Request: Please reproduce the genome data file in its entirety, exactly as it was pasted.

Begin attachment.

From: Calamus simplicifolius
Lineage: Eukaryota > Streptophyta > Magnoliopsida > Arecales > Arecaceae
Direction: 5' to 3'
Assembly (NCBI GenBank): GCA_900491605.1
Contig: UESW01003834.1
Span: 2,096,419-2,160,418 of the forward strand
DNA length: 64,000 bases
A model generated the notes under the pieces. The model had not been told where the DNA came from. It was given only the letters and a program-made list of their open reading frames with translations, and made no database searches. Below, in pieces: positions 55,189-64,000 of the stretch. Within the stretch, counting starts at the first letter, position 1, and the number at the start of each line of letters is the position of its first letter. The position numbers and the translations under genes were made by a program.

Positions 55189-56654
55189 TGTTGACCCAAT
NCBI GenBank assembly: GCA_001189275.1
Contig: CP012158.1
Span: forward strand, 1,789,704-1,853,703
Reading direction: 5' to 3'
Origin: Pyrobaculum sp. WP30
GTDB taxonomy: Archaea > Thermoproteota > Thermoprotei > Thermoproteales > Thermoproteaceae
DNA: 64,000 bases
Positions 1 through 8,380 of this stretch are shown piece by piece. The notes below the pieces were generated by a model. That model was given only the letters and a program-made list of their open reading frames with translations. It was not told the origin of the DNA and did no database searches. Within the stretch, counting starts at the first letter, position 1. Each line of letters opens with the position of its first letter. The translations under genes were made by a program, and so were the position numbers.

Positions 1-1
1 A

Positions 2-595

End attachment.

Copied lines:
From: Calamus simplicifolius
Lineage: Eukaryota > Streptophyta > Magnoliopsida > Arecales > Arecaceae
Direction: 5' to 3'
Assembly (NCBI GenBank): GCA_900491605.1
Contig: UESW01003834.1
Span: 2,096,419-2,160,418 of the forward strand
DNA length: 64,000 bases
A model generated the notes under the pieces. The model had not been told where the DNA came from. It was given only the letters and a program-made list of their open reading frames with translations, and made no database searches. Below, in pieces: positions 55,189-64,000 of the stretch. Within the stretch, counting starts at the first letter, position 1, and the number at the start of each line of letters is the position of its first letter. The position numbers and the translations under genes were made by a program.

Positions 55189-56654
55189 TGTTGACCCAAT
NCBI GenBank assembly: GCA_001189275.1
Contig: CP012158.1
Span: forward strand, 1,789,704-1,853,703
Reading direction: 5' to 3'
Origin: Pyrobaculum sp. WP30
GTDB taxonomy: Archaea > Thermoproteota > Thermoprotei > Thermoproteales > Thermoproteaceae
DNA: 64,000 bases
Positions 1 through 8,380 of this stretch are shown piece by piece. The notes below the pieces were generated by a model. That model was given only the letters and a program-made list of their open reading frames with translations. It was not told the origin of the DNA and did no database searches. Within the stretch, counting starts at the first letter, position 1. Each line of letters opens with the position of its first letter. The translations under genes were made by a program, and so were the position numbers.

Positions 1-1
1 A

Positions 2-595